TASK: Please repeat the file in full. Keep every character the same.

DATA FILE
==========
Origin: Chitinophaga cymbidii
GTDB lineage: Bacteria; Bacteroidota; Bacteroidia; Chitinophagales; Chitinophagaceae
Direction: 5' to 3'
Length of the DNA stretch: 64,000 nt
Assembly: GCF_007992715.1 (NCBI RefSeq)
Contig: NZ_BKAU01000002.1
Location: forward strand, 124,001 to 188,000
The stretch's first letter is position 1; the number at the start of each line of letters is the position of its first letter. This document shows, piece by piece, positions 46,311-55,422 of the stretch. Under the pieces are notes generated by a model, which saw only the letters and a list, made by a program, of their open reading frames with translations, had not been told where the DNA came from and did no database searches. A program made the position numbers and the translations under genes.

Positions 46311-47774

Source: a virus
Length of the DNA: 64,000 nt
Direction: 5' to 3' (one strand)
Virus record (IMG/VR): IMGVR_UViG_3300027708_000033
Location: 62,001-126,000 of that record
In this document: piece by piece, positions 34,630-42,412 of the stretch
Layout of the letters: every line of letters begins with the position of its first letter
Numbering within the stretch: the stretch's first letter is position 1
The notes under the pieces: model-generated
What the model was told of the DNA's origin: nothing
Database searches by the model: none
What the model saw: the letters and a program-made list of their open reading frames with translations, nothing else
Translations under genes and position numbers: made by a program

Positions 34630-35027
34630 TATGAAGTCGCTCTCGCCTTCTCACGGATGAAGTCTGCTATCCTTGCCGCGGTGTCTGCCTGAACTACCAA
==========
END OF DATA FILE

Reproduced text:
Origin: Chitinophaga cymbidii
GTDB lineage: Bacteria; Bacteroidota; Bacteroidia; Chitinophagales; Chitinophagaceae
Direction: 5' to 3'
Length of the DNA stretch: 64,000 nt
Assembly: GCF_007992715.1 (NCBI RefSeq)
Contig: NZ_BKAU01000002.1
Location: forward strand, 124,001 to 188,000
The stretch's first letter is position 1; the number at the start of each line of letters is the position of its first letter. This document shows, piece by piece, positions 46,311-55,422 of the stretch. Under the pieces are notes generated by a model, which saw only the letters and a list, made by a program, of their open reading frames with translations, had not been told where the DNA came from and did no database searches. A program made the position numbers and the translations under genes.

Positions 46311-47774

Source: a virus
Length of the DNA: 64,000 nt
Direction: 5' to 3' (one strand)
Virus record (IMG/VR): IMGVR_UViG_3300027708_000033
Location: 62,001-126,000 of that record
In this document: piece by piece, positions 34,630-42,412 of the stretch
Layout of the letters: every line of letters begins with the position of its first letter
Numbering within the stretch: the stretch's first letter is position 1
The notes under the pieces: model-generated
What the model was told of the DNA's origin: nothing
Database searches by the model: none
What the model saw: the letters and a program-made list of their open reading frames with translations, nothing else
Translations under genes and position numbers: made by a program

Positions 34630-35027
34630 TATGAAGTCGCTCTCGCCTTCTCACGGATGAAGTCTGCTATCCTTGCCGCGGTGTCTGCCTGAACTACCAA